18. 18. • Olivia is part of a generation of barristers that has never litigated in a courtroom. She doesn't need to waste time travelling to and from court and often (sneakily) only dresses up her top half. • She wears track pants and slippers. • Skype is yesterday’s communications system • But Holog means she will have to start dressing up
  19. 19. • Olivia works in a traditional Law Office which prefers personal presence to remote participation or teleworking. • She has decided to hand in her notice and has been accepted for a litigation position with a “virtual practice” that has no office other than an administrative centre. • She prefers the flexibility of teleworking. • Olivia’s job interview was via Holog.
  20. 20. Teleworking • She can attend to “file work” at times to suit. • Any time constraints are imposed by Court appearances which run on an appointment basis or when she wishes to Holog with a client.
  21. 21. Trial without a Courthouse • No longer will the participants gather in one building. • Holog makes virtual “presence” the way of trials and hearings. • Jurors gather in a virtual space, log in with a unique ID assigned to them at the beginning of the trial. They will not gather together. They will deliberate on-line. • The lawyers will conduct the case from their offices. Their clients will be virtually present. • Those in custody will access the hearing from a suite in the prison.
  22. 22. Evidence in the Trial • Civil hearings will be conducted in the same way. Evidence will be in digital form. • If there is a requirement for a physical item to be produced 3D printers will “re-create” the object.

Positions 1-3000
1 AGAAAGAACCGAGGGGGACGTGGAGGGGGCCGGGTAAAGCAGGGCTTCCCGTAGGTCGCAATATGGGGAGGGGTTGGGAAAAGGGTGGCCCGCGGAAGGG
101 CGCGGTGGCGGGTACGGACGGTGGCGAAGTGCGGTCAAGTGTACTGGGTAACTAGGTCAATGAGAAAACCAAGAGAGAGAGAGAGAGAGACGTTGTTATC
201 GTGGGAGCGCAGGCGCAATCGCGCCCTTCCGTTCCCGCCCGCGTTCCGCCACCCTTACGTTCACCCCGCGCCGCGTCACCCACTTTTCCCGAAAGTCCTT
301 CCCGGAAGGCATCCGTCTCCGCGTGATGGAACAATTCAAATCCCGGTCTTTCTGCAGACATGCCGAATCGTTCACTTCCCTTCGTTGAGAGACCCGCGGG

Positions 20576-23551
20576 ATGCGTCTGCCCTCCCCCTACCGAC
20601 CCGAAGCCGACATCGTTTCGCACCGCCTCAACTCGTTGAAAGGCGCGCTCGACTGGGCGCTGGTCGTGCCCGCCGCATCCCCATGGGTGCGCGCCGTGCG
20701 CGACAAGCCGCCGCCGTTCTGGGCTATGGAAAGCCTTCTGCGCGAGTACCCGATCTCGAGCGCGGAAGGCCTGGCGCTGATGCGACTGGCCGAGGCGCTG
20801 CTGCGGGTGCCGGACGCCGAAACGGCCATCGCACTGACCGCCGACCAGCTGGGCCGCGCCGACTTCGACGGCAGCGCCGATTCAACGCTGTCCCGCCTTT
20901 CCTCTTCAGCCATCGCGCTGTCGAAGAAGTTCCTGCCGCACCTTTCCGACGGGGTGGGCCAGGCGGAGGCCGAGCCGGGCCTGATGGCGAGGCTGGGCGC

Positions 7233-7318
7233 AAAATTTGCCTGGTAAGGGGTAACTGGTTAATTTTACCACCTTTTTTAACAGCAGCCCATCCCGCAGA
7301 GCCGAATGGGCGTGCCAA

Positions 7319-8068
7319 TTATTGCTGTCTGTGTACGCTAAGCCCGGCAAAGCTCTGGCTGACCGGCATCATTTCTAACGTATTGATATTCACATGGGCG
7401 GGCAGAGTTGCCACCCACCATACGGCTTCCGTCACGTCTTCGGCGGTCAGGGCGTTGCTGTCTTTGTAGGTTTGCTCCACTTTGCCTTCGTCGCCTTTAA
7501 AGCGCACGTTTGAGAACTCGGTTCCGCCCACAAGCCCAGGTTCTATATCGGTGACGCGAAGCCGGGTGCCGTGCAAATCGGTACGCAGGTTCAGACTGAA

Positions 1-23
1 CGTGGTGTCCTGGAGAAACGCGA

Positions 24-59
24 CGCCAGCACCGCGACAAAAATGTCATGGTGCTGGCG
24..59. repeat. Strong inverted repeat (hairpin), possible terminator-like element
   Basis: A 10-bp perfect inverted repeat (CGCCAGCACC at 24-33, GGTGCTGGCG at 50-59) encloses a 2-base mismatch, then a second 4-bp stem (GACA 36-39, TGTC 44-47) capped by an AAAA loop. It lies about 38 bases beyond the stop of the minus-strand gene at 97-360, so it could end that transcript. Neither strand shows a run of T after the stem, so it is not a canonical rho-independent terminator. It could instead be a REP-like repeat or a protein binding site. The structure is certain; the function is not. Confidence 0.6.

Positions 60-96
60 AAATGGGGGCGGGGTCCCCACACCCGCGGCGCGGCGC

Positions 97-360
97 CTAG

23. 23. Evidence is Everywhere • The “Admissibility of Information Act 2020” has finally removed the word “evidence” from the legal lexicon - recognises the nature of digital information and its qualities. • CCTV cameras, Google Glasses and similar recording devices mean that apart from a few blind spots most of the day to day activities of citizens are recorded. • The notoriously unreliable method of the oral recounting of events by an eye-witness is replaced by large scale data aggregation of information from a number of sources that are made available to the virtual hearing. • Witnesses will be a conduit for the production of information or commentary on events that are the subject of data.
  24. 24. Putting it Briefly • “Evidence will be provided by way of a mash- up of various real time collections obtained via Google implants” Rick Shera @lawgeeknz
  25. 25. The Judge 2023 • Chambers are located at home or at a small office. The facilities – primarily providing the technology – are provided by the State. • Universal fibre and broadband mean that the old problems of lag and jumpy images are a thing of the past. • The Judge has to dress up even less than Olivia. The gown conceals his T-shirt and shorts.
  26. 26. Law Clerks • Clerks work collaboratively using Cloud based utilities and a secure Cloud presence for the work they do for their Judge. • Most of them are involved in post-grad work at on-line Universities as well as clerking for their Judge. • Occasionally they will gather via Holog and at the end of the year they all physically congregate at a restaurant for a celebratory dinner.
  27. 27. The Ninth Circuit Approach • It is rumoured that Judge Kozinski still takes his clerks for a weekend in Las Vegas.
  28. 28. • The “Susskind Model” of analysing and decomposing legal work into component parts means that most citizens are able to attend to most simple legal tasks themselves. • On-line standardised documentation that citizens can complete and file either from their own information systems or from a kiosk or cubicle legal service realises the dream of the paperless court.